1660604645592 Cd0908 Career

Design Controls for Your Career

Aug. 6, 2009
Whatever Measures You Can Take to Retain Your Workforce, Rather Than Have a Reduction in Force, Are the Right Things to Do
By Mike Bacidore, Managing Editor

Are you concerned about your job? If you're not, then you're in the minority. Sixty-two percent of the respondents to our Ninth Annual Control Design Salary and State-of-Mind Survey said they were concerned about job security.

While that number isn't surprising, the slight uptick in annual salary is. Despite national reports of manufacturing companies reducing work hours and subsequently pay, the average salary for a controls engineer inched up slightly to $84,300, according to the results.

Sure, you could argue that the data is skewed because the participants in the survey are the fat cats who still have their jobs, but only 14% of the respondents said they were in management, so the playing field appears level. More than 90% of participants are over age 35, and 73% said they've been in the controls-and-machine-automation field for at least 11 years, which is similar to our results from previous years.

"Whatever measures you can take to retain your workforce, rather than have a reduction in force, are the right things to do," says Ken Moehring, equipment engineering manager at Belcan Engineering (www.belcan.com), an automation design/build company with a center in Cleveland, and one of our survey participants. "We're doing a lot of in-house training now. We're trying to streamline our engineering activities. We've worked with our IT people to generate macros. If companies have to reduce costs, the best step is to cut back on hours instead of reducing headcount, but you have to temper that with people's financial issues.”

Another survey respondent, Tom Donnelly, senior electrical engineer at Domtar's (www.domtar.com) pulp and paper mill in Ashdown, Ark., agrees that allowing valuable employee knowledge to escape isn't the answer.

"Some companies are downsizing arbitrarily," he says. "They cut back and don't know where or how much. Then they have to scramble to rehire what they lost. Before they make those decisions, those companies need to take a better look at what they really need, in terms of personnel and skills, now and down the road."

Tim Blackburn, another survey participant and senior electrical/instrument engineer at Orbital Engineering (www.orbitalengr.com), an automation design/build firm headquartered in Pittsburgh, sees the downtime as an opportunity to be constructive. "The natural inclination during a slump is to pull back, reserving capital, but this is the perfect time to retool while the interruptions will not adversely impact production capacity," he explains. "Once the economy rebounds, you won't have time to add new technology and skills. You'll be too busy turning out product."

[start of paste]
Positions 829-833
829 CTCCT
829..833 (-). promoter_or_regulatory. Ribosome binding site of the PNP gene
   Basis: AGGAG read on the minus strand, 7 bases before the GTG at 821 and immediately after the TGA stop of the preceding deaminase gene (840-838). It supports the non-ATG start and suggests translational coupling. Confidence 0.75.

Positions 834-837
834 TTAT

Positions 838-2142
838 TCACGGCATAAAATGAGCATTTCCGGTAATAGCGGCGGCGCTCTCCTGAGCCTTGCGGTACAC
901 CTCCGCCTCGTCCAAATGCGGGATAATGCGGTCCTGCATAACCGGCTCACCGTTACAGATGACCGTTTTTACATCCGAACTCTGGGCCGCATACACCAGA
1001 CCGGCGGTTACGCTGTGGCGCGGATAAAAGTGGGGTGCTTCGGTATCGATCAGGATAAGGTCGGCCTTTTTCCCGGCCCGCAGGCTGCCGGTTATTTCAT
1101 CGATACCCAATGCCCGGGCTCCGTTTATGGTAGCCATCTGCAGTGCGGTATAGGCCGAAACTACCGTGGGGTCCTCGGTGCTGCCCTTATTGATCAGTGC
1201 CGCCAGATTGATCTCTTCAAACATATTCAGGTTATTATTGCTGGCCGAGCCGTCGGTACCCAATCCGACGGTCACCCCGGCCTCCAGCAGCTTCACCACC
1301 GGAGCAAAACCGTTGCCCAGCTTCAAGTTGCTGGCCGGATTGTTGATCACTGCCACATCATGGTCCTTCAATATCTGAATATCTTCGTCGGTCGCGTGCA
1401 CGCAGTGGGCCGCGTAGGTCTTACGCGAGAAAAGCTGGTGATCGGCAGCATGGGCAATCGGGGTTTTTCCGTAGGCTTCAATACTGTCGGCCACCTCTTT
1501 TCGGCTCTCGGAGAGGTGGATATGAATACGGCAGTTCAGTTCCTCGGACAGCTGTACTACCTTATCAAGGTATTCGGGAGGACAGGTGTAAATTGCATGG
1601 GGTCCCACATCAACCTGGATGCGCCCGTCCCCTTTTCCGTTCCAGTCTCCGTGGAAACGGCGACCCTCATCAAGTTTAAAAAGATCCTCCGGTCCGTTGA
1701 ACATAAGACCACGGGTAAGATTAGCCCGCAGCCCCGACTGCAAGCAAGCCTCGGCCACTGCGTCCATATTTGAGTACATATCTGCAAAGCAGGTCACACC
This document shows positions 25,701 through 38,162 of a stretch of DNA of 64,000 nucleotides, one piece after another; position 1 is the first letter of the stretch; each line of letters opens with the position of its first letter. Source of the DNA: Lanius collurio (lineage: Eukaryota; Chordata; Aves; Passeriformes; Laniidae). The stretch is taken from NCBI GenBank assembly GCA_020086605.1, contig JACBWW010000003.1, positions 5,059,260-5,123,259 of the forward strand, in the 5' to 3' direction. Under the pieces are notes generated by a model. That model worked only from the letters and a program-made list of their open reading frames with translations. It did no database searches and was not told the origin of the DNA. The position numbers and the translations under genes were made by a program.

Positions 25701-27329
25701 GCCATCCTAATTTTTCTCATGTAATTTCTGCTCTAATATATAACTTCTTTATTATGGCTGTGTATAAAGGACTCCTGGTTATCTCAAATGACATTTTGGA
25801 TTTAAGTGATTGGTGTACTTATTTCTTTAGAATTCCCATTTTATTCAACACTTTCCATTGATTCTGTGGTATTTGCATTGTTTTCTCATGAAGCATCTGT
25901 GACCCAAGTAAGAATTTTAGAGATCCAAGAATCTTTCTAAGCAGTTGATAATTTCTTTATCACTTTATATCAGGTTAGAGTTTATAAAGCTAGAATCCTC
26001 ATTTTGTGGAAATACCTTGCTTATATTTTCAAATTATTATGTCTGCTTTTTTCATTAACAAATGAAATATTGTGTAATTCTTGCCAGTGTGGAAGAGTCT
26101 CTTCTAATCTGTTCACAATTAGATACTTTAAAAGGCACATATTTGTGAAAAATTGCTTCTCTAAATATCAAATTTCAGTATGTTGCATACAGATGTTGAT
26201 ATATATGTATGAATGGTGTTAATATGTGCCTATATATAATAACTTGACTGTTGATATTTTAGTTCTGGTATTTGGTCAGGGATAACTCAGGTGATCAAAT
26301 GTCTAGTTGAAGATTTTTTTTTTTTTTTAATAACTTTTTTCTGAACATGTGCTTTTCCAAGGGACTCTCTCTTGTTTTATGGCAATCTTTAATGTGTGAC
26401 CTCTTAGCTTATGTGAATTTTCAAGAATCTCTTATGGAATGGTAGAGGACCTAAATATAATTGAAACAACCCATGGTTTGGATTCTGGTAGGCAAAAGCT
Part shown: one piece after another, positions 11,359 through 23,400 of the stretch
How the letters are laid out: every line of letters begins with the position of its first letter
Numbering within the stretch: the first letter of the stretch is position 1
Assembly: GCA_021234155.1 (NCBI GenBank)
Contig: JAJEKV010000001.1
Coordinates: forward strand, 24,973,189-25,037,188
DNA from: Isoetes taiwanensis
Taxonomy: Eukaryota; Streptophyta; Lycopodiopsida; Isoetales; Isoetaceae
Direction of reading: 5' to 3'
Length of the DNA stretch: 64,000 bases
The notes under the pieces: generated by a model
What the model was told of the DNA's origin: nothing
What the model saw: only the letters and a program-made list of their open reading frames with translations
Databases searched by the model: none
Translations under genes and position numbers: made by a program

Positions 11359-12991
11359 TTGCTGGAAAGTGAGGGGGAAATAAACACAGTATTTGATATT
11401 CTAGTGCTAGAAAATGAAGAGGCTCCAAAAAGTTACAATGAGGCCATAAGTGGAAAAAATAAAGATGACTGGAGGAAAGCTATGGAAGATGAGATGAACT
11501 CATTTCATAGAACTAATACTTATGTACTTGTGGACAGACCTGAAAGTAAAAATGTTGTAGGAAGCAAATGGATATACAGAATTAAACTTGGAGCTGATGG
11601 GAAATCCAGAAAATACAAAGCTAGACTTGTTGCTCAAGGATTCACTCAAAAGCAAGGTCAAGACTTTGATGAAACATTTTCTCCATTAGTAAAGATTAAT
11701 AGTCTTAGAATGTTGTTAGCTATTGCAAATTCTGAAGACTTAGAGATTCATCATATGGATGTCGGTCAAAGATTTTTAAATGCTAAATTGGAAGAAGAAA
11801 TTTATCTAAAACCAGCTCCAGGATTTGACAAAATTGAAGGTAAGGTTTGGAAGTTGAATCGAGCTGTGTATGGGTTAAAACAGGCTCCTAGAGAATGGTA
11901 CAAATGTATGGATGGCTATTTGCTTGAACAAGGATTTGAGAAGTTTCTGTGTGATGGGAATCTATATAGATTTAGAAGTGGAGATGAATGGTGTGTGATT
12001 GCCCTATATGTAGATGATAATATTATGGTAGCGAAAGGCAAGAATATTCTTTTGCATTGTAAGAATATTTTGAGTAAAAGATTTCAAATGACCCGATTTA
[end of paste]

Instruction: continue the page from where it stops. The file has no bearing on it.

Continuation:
[pullquote]While 61% of those taking part in our survey said their companies laid off workers in the past 12 months and another 55% said they had hiring freezes in place, 62% said their companies offered continuing-education reimbursement, which is important. More than two-thirds of respondents (69%) have at least a four-year degree, and 41% of those were earned in electrical engineering.

Donnelly, for example, holds a bachelor's degree in EE from North Carolina State University (NCSU), but he's also earned an MBA and is now in the process of completing his master's degree in EE through online classes at NCSU.

"Given the current economy, online courses have some appeal, but they lack personal involvement that can be such a significant part of the learning experience," counters Blackburn. "I take advantage of the training programs offered locally and nationally by the trade organizations."

We also asked which types of educational training were important to participants when they began their careers as controls engineers. Supplier classes topped the list at 51%, with mentoring a close second at 49%.

Moehring earned his mechanical engineering degree at Cleveland State University, but co-op experience was a big benefit for him. "I went through a co-op program at Eaton Axle in Cleveland," he says. "Co-op experience is really great because I had a stint in the assembly and testing area, and I was exposed to a lot of things."

To read the full results of our survey and learn more about some of the respondents, visit www.ControlDesign.com/2009salarysurvey.

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